It was spring. Byron was leaving England forever, a cloud of infamy hanging over him. (He is one of the few people you can write something like that about and have it be true; that is part of why he’s so satisfying.)
He had a carriage made, modeled after Napoleon’s, this a measure of his own sense of emperor-like preeminence in the world. Byron was, even by the standards of the time, a chronic overpacker: china, books, clothing, bedding, pistols, a dog, the dog’s special mat, more books, a servant or two, and Polidori, buzzing like some excited insect, were all packed away. (One account has a peacock and a monkey making the trip too.)
The carriage was so overloaded it kept breaking down. The doctor kept breaking down too, with spells of dizziness and fainting, and the patient had to look after him. They progressed this way through Belgium and then up the Rhine. When they reached their hotel in Geneva, Byron listed his age in the hotel registry as “100.”
If you have any interest in Mary Shelley’s Frankenstein or vampires or Romantic poets or, who knows, Swiss tourism, you’ve most likely read Polidori’s name.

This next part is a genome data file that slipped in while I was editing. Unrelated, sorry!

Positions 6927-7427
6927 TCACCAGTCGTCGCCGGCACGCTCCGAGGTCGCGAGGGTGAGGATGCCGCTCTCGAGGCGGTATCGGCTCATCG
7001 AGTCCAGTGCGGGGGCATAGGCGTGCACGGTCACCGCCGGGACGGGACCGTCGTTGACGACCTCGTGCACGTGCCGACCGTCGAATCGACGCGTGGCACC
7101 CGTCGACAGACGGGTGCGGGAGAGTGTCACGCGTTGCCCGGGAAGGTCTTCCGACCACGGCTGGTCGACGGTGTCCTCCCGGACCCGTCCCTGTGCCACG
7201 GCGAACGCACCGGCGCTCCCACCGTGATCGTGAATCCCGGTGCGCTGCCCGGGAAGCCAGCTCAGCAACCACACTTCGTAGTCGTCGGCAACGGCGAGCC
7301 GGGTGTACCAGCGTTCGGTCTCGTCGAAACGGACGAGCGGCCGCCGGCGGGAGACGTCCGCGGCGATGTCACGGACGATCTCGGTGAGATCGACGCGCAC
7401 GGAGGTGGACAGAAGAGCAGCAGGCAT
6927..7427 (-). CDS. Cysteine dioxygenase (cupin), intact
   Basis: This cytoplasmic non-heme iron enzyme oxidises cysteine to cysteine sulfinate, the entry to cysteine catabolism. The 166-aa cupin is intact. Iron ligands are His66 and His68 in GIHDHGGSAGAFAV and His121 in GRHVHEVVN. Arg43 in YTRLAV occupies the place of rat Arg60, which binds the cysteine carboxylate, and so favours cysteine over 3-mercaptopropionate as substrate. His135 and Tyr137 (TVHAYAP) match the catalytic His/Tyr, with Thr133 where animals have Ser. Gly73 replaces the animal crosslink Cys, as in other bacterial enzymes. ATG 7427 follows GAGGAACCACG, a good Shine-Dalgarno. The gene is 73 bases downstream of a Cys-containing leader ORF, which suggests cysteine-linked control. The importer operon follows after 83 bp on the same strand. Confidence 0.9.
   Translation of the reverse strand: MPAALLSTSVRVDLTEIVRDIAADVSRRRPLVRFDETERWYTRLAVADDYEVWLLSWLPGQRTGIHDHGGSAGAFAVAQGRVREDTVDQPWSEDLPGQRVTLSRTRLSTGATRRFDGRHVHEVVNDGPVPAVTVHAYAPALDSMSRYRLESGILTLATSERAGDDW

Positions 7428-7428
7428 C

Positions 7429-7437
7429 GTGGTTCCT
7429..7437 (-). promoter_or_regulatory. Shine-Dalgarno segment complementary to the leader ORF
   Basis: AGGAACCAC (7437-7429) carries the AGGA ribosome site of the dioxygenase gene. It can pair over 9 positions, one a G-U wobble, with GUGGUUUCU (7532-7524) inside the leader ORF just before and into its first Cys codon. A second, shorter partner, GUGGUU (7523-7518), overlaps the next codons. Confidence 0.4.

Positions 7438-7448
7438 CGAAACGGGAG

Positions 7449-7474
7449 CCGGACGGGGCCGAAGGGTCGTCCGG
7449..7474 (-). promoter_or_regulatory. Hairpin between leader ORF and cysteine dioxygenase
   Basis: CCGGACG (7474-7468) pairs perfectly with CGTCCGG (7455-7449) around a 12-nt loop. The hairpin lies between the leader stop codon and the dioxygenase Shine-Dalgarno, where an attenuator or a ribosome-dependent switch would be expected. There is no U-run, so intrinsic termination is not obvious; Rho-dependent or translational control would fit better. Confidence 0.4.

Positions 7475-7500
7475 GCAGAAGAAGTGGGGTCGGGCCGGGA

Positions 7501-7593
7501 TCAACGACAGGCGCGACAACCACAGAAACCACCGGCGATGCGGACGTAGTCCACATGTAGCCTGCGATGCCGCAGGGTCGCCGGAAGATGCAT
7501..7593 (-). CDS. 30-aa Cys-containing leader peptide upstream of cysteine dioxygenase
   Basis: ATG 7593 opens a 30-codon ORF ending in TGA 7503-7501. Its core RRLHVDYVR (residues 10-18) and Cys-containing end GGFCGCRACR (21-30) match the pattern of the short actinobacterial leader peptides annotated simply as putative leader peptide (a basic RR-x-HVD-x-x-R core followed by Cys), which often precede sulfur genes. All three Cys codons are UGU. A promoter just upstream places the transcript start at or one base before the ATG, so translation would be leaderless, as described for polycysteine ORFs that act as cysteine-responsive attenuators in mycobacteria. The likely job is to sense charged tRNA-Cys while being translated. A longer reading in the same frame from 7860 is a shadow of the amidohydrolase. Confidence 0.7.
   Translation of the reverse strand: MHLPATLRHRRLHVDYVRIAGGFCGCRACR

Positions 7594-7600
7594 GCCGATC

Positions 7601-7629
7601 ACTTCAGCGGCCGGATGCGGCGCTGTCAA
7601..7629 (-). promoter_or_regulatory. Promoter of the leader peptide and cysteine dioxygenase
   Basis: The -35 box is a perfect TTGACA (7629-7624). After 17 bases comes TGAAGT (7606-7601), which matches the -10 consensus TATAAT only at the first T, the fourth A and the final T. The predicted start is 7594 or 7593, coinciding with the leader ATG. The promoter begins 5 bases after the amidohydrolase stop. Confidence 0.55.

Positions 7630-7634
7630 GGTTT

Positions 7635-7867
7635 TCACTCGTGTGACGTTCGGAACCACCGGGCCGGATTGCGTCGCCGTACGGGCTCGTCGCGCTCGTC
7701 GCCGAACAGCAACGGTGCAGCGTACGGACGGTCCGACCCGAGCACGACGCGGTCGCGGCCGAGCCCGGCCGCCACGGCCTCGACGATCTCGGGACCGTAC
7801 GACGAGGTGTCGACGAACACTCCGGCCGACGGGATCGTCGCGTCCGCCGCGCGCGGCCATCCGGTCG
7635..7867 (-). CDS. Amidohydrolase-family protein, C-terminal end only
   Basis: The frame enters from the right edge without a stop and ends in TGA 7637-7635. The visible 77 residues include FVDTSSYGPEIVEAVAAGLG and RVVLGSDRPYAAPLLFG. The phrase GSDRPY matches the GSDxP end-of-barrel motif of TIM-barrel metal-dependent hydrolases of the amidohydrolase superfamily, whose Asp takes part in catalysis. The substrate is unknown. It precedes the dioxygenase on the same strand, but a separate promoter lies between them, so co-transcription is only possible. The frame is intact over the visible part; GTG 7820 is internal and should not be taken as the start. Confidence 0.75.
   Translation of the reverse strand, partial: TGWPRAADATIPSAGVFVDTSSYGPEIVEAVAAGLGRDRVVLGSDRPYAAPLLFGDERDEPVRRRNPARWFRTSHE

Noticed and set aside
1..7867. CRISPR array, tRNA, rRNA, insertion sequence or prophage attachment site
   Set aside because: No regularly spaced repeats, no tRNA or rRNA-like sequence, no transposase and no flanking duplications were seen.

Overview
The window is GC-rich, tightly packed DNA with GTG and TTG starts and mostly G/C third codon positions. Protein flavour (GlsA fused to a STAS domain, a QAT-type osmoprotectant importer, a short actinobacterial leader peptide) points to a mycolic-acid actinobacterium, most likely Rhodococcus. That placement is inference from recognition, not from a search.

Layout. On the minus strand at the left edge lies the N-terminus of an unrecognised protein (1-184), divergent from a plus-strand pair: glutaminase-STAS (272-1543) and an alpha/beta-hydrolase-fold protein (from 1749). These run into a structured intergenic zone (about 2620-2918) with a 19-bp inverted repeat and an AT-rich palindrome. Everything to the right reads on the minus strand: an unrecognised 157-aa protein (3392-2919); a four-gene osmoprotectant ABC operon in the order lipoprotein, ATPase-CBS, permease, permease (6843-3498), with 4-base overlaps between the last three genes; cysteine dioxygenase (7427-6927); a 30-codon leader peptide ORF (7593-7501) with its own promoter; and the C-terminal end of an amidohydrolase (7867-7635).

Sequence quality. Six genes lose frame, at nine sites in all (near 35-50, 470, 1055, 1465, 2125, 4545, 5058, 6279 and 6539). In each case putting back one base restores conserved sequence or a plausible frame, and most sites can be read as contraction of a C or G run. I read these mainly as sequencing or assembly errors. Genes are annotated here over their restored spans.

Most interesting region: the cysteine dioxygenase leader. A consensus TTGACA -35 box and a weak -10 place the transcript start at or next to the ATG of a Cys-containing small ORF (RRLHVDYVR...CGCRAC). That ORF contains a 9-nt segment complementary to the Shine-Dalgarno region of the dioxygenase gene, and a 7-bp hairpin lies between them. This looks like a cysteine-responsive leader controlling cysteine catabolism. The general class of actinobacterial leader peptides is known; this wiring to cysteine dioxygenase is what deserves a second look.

He’s a curio, Polly Dolly, most notable not for what he wrote but for being nearby when other people wrote things. It’s a strange afterlife; to think you’ve landed a leading role, and then there you are, on stage, sure, and with big names too, but fixed to a mark far upstage and over to the left, near the wings, in the half-dark where the spotlight doesn’t quite reach. “Poor Polidori.” That’s how Mary Shelley referred to him, writing years later. And he was. Here is how he creeps into letters, like this one written by Byron: “Dr. Polidori is not here, but at Diodati, left behind in hospital with a sprained ankle, which he acquired in tumbling from a wall—he can’t jump.”
It was John Polidori’s misfortune to be comic without having a sense of humor, to wish to be a great writer but to be a terrible one, to be unusually bright but surrounded for one summer by people who were titanically brighter, and to have just enough of an awareness of all of this to make him perpetually uneasy. Also, he couldn’t jump. Poor Polidori.
One short story he wrote, though, remains important, a vampire story that was read across Europe when it came out and led the way to Dracula. But even that story was not all Polidori’s own. In a nice bit of literary vampiricism, he fed off a sketch by Byron to write it and the story was first published under Byron’s name (hence all the attention it got), so he’s instructive, too, as a reminder of all that writers and vampires have in common…
By: Jerry Beck,
Blog: Cartoon Brew
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, Feature Film
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, Jason Ryan